After nearly a year of deliberation, the Governor’s Council on Innovation and Technology yesterday revealed a series of proposals designed to improve Arizona’s knowledge-based, high-tech economy. The recommendations focus on improvements in three key areas: capital formation, commercialization of university technology, and augmentation of technology business infrastructure.
A key step in commercializing university technology has already been approved by both Governor Napolitano and the Legislature, and will be sent to the voters in the form of a constitutional amendment on the November 2004 ballot. The amendment will make it possible for universities to take stock in small companies licensing university-created inventions.
Several recommendations, particularly those dealing with capital formation, would have a strong bearing on the biosciences and biotechnology. The council’s capital formation committee worked closely with leaders carrying forth Arizona’s Bioscience Roadmap, the state’s long-term biosciences strategy.
Suggestions for improving capital investment include creating a $100 million “fund of funds” to provide venture capital to startup companies; setting up tax credits to reward investors in early-stage tech companies and attract out-of-state investors; strengthening the Arizona Department of Commerce; and setting up a strategic investment board to manage investments and provide public accountability.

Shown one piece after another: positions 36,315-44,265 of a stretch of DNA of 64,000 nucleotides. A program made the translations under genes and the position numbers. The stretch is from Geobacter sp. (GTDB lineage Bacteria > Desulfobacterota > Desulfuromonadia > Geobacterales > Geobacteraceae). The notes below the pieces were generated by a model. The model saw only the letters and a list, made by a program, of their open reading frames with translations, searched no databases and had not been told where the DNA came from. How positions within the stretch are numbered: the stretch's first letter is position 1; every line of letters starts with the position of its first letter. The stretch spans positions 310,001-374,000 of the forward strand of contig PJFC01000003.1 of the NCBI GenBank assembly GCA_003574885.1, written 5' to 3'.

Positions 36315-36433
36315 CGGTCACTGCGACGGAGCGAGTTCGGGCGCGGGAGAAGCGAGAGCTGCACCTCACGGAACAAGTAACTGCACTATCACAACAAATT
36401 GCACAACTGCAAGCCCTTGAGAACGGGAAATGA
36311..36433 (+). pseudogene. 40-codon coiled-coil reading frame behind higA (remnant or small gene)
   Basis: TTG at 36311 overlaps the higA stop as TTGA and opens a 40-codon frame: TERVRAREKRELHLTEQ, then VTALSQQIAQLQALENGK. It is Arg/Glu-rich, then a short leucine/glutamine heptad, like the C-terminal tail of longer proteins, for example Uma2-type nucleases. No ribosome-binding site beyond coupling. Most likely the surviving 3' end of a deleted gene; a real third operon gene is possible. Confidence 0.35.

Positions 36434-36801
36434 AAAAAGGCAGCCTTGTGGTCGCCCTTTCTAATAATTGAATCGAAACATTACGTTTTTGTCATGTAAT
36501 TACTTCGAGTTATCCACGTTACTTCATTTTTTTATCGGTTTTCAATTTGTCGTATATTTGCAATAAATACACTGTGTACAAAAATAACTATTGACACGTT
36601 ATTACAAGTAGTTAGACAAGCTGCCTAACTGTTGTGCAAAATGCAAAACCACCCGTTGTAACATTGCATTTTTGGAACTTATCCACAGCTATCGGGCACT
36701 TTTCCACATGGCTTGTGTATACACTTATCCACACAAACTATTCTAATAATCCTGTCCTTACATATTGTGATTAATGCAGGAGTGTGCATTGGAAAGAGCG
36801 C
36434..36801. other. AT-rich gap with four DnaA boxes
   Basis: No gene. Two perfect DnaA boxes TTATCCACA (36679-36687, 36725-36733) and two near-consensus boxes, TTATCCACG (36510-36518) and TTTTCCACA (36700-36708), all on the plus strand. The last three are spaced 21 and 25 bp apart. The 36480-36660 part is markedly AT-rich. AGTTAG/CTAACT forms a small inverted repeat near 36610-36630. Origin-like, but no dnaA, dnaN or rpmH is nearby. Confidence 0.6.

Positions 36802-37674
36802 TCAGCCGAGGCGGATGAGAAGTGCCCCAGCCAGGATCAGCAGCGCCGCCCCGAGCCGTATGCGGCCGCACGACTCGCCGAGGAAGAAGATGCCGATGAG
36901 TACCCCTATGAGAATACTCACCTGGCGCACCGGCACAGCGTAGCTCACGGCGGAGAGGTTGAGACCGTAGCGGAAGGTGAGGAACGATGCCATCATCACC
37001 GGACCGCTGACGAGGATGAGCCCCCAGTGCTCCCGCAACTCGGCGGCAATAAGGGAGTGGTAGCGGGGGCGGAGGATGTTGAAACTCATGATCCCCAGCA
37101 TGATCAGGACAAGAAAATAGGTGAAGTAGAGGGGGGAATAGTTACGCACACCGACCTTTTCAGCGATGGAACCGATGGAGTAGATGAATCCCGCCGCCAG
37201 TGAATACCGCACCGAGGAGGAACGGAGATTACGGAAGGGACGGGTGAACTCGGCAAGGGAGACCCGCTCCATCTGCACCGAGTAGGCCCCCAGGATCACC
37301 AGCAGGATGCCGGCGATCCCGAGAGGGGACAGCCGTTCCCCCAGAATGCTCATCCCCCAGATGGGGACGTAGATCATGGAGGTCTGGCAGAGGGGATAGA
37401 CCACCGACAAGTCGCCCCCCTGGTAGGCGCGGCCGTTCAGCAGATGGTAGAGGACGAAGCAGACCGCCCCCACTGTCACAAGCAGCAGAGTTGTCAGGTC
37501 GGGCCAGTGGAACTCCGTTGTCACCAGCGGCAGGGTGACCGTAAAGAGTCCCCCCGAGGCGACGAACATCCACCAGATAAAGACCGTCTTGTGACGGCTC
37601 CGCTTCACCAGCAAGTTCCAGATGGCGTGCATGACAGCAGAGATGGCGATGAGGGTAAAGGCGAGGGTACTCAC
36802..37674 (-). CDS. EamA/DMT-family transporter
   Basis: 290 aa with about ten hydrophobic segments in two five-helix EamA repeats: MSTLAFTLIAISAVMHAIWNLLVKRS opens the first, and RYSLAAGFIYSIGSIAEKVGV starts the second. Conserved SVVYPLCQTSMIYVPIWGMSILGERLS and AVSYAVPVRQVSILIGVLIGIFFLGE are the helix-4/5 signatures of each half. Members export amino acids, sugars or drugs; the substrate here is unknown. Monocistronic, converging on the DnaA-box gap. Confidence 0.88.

The panel also proposed increasing the inflow of federal research dollars by installing a state office in Washington, D.C., and pursuing the establishment of a federal research lab in Arizona.
Governor Napolitano, quoted in the Arizona Daily Star, said that supporters of the “fund of funds” will need to make it clear that the state money will be used solely as security, and that other states with similar funds have not had to draw from public money.
“What we’re talking about is a public-private partnership that doesn’t require a single dollar of state money,” she said.
To expand Arizona’s technology business infrastructure, the panel recommended building on the state core competencies, including aerospace, semiconductors, electronics, optics, computer modeling, chemistry, materials, space sciences, ecological sciences, and plant and agricultural studies.
The findings of the gubernatorial panel–composed of 31 high-tech executives, business leaders, state lawmakers, and representatives from academia–provide a basis upon which Napolitano will build a technology agenda. She will present this at the Governor’s Technology Summit on Feb. 10 forum at the Hyatt Regency Phoenix.
For more information:
“High-Tech Harvest,” Editorial, Arizona Republic, 12/24/2003
“High-tech unveils Arizona plan,” Arizona Republic, 12/19/2003
“Turning Arizona into a technology powerhouse,” East Valley Tribune, 12/19/2003
“Plan is laid out to aid high tech,” Arizona Daily Star, 12/19/2003
Napolitano creates state tech council, 01/31/2003
State-of-State address touts high-tech plans, 01/13/2003